Interleukin-11 prevents apoptosis and accelerates recovery of small intestinal mucosa in mice treated with combined chemotherapy and radiation.Lab Invest. 1996 Jul; 75(1):33-42.LI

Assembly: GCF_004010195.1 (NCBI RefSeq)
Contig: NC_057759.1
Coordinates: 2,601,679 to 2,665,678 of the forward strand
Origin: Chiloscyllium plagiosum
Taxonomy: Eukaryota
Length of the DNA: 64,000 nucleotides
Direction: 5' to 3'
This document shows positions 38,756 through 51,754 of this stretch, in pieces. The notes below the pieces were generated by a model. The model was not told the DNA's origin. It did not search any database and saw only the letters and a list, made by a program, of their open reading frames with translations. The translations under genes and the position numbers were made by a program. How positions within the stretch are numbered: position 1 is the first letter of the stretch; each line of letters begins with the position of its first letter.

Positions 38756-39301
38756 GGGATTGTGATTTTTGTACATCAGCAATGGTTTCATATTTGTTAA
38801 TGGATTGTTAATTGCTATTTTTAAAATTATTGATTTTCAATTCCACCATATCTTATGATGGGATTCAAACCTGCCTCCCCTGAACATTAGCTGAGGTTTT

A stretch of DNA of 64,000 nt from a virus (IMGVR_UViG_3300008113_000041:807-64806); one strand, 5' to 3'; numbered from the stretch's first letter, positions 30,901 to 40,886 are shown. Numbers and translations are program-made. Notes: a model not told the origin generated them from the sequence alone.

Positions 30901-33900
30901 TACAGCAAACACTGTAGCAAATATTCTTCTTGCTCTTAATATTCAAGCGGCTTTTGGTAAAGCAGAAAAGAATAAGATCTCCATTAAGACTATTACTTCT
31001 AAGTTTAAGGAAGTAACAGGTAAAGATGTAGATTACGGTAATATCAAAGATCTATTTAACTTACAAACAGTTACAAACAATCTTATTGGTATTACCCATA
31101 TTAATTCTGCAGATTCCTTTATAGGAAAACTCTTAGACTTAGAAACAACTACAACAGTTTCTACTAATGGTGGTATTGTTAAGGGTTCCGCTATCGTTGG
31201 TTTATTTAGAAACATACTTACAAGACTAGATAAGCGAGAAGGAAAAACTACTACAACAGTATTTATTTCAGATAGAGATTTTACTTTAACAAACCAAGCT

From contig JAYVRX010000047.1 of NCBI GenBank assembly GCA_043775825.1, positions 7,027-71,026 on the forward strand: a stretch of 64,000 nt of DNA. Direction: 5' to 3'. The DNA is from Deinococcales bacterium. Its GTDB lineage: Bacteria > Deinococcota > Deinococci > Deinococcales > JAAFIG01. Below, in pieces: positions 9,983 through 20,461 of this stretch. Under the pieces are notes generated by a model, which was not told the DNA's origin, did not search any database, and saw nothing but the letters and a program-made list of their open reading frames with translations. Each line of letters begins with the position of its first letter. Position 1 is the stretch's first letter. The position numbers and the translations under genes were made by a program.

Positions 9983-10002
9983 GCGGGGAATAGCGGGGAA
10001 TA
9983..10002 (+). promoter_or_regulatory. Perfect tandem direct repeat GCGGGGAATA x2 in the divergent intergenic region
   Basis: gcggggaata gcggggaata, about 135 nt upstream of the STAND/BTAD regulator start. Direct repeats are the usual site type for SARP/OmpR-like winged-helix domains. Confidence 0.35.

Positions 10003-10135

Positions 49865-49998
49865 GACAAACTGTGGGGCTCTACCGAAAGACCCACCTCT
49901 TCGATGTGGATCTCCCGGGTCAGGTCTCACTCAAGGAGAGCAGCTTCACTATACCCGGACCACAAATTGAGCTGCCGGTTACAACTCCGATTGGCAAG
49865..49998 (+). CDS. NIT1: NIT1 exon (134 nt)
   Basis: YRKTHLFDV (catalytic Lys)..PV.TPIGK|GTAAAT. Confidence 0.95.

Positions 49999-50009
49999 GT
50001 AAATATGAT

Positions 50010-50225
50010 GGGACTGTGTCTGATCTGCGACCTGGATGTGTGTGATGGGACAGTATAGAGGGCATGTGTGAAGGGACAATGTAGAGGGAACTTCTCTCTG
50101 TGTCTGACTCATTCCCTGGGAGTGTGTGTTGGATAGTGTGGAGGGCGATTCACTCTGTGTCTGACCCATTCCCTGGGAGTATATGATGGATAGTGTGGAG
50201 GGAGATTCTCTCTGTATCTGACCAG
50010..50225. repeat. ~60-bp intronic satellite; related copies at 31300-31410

Previous studies have shown that acute injury to rodent small intestinal mucosa as a result of either chemotherapy or radiation is caused by a combination of high-frequency cell death caused by apoptosis, continued migration of epithelial cells from the intestinal crypts toward the villi, and absence of adequate compensatory mitotic activity in the crypt bases. Recently, we have shown that IL-11, a novel multifunctional bone marrow stromal-derived growth factor, could stimulate rapid repair of small intestinal villous structures in mice treated with combined radiation and chemotherapy by increasing the mitotic index of crypt cells. To further clarify the biological mechanism responsible for its protective action, we used a similar experimental model to evaluate whether IL-11 could reduce the high frequency of apoptosis observed after cytoablative treatment. In the present study, 78 C3H/HeJ mice received 5-fluorouracil at 150 mg/kg body weight intraperitoneal injection 3 days before 7.0-Gy total body irradiation. The animals received IL-11 250 microg/kg body weight/day divided into two equal doses or vehicle control by subcutaneous injections beginning on the same day of irradiation within 1 hour of the end of the dose. The mice killed on Days 1, 2, and 5 after cytoablative treatment were autopsied, the small intestine was processed for histologic examination, and the mitotic index and other parameters were measured, including the expression of the proliferating cell nuclear antigen and of the p53 protein. Apoptosis was detected by a nonisotopic in situ DNA end-labeling technique applied to the same histologic sections. The cytoablative treatment caused marked degenerative changes in the small intestinal mucosa, including shortening of the villi and damage to the crypt cells. The degenerative changes, which included nuclear fragmentation with formation of apoptotic bodies, increased expression of proliferating cell nuclear antigen, and strong expression of p53 was seen in mice killed on Days 1 and 2 after cytotoxic treatment. IL-11 administration resulted in a partial suppression of apoptosis, as shown by a reduced number of crypt cells stained with in situ DNA end-labeling for fragmented DNA. In addition, IL-11 treatment was associated with an increase in the frequency of mitosis and proliferating cell nuclear antigen expression in crypt cells as compared with the vehicle treated mice. Morphometric analysis of intestinal villi and crypt depth showed increased villus length and decreased crypt to villus ratio after IL-11 treatment. These results indicate that IL-11 can exert a potent effect on the recovery of the small intestinal mucosa of mice by its combined effects on proliferation and apoptosis of crypt cells. IL-11 may thus have potential clinical applications in limiting the intestinal toxicity that is associated with cytotoxic therapies.